Review Summary: For years the word “shoegaze” brought with it the mental image of pink; perhaps you never noticed the silver in there too.
Early on in its new millennial revival, shoegaze had begun to separate itself from its 1st wave counterparts. We saw it embrace contemporary sounds and digital recording techniques, forcibly branching away from the distinctive alternative rock and pop roots of its origins and succumbing to more modern fads such as indie or post rock. So when a band in 2007 managed to homogenize the classic sound with the more contemporary, it offered a welcome marriage of an unnecessary divide. The Silver Album
, notably as a debut, accomplishes this almost effortlessly with an aggressive and sleek throwback to its own roots while taking full advantage of the age it was crafted in.
The Silver Album
feels very concealed and depressive throughout its entire run-time, focused on bathing itself in a melancholic vibe. The distortion and reverberation are as prevalent as you'd expect from an aggressive shoegaze album; repetition and droning disconnect from reality are staples of every song, providing no escape from the effects the band can put you under. This is probably one of the harsher sounding albums of its kind seen in god knows how long, without actually forsaking its enjoyment to prove that point. Yet despite how grating these Jesus and Mary Chain-like guitars can initially feel, they are very simplistic and easy to grab hold of, eventually succumbing to a sort of decadent support around the singing and leading guitar effects. It truly is palatable to a first time listener of any song. Once you are able to see through the grinding instrumentation you notice the pop elements are always there, constantly gasping for air beneath the rest of the mix. The Silver Album
truly is sinister in the way it smothers the twinkles and glitter with raw and grinding rhythms. It's refreshing, in a most masochistic way, to hear the genre pummel you with its lethal abrasiveness once again.
Yet the record still feels genuinely fragile and feminine through its dream-pop tendencies, offering a welcoming and almost romantic attachment to those who give it a chance to reveal its more naked attributes. The most obvious contributor to this are the vocals, as they are integral to the design of the record. Soft, mumbled and very feminine sounding, they succeed in applying the tried and true tactic of the genre; the angelic whispers that are a necessary to offset the extreme audio harshness surrounding them. And while this has almost become a requirement for these kind of bands, The December Sound utilize the melodies of these near lyricless vocals to their fullest to create a human instrument effect. Something that, again, had been mastered years ago but rarely replicated as perfectly in this day and age. The melody of the singing is strong enough to be considered lead in the mix but quiet enough to be absolutely buried in the rhythms engulfing it.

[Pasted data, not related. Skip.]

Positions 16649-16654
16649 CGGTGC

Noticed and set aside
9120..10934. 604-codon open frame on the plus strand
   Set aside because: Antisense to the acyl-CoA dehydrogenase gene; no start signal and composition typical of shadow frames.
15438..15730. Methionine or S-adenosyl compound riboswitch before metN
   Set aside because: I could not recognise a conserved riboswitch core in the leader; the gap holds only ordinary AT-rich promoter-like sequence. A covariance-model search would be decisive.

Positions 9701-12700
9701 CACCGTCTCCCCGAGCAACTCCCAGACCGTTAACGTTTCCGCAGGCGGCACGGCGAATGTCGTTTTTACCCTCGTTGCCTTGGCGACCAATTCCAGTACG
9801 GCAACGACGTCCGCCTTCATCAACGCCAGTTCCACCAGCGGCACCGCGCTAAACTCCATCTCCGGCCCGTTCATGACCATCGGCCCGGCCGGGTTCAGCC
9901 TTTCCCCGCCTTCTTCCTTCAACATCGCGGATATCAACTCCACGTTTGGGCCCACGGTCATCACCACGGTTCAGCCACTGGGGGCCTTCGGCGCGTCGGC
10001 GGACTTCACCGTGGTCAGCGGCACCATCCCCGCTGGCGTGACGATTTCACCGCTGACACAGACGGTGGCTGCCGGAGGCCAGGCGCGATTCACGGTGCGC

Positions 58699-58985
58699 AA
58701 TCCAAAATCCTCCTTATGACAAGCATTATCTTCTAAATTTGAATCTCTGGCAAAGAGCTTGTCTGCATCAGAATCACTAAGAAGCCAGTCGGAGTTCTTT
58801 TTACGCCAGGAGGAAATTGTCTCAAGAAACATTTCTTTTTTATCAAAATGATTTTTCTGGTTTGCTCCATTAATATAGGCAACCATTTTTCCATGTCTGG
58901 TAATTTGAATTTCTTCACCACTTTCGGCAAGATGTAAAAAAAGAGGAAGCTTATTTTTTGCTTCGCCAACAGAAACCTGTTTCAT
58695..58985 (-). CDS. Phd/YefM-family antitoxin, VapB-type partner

There are undeniable, but very intentional, similarities to a certain shoegaze record from '91 to be found here. But before you write this off as a complete MBV clone, acknowledge that its similarities are more of an awareness of what worked for the 1st wave of shoegaze while expanding on that sound and reforming it fit in the new millennium. One thing that helps differentiate The Silver Album
from others of the past is its intelligent embrace of space rock. A very notable example of this is the song “Drone Refusenik”, a definite highlight of the album. With its beautifully hypnotic and somewhat oriental guitar lead dancing alongside echoing vocals, the graceful subtlety is a necessary chance to to let the mind breathe. I dare say it is one of the strongest songs in entire genre, and one any fan should be willing to offer their ears to. The reason this space rock style fits so naturally in this setting is found when tracing the genre's roots. Bands often viewed as quintessential to neo-psych and space rock played a heavy and very underestimated influence in the formation of shoegaze, and The Silver Album
seems very aware of this by adopting many of these bands' distinct styles. By recognizing its heritage the album sonically traces itself back to what kick started it all, which is why having such a defining characteristic feels so successful.
Being released in 2007, the album was afforded very nice digital production values that allowed it to blend its layers remarkably well. The recording sounds as if the music was played in absolute suspension, with sound reverberating off into a seemingly massive recording chamber around them. You can almost hear distance in the music as if sounds are drifting from around corners or sneaking up from behind you. There is also a larger incorporation of digital effects then would be found on most 90's records. Synths and dense keys are often added beneath the rhythms to negate any silence and obviously don't feel dated in the slightest, and samples are used to add depth, albeit sparingly. The incredibly infectious “Kill Me (Before I Kill You)” utilizes a nice contemporary dance beat beneath its sliding guitar drones to a brilliant effect, blurring the lines between rave and rock.
This LP was an absolutely necessary revisit to the classic sound of its genre, without ignoring what the rest of the music scene had been doing in the years since. If there was ever anything to take away from this review, it would be just that; consider it the restate of the hidden thesis statement of my bloated introduction. The Silver Album
manages to simultaneously sound modern and vintage, while remaining unique even beyond those characteristics. A hidden gem in the alt rock world, and highly recommended.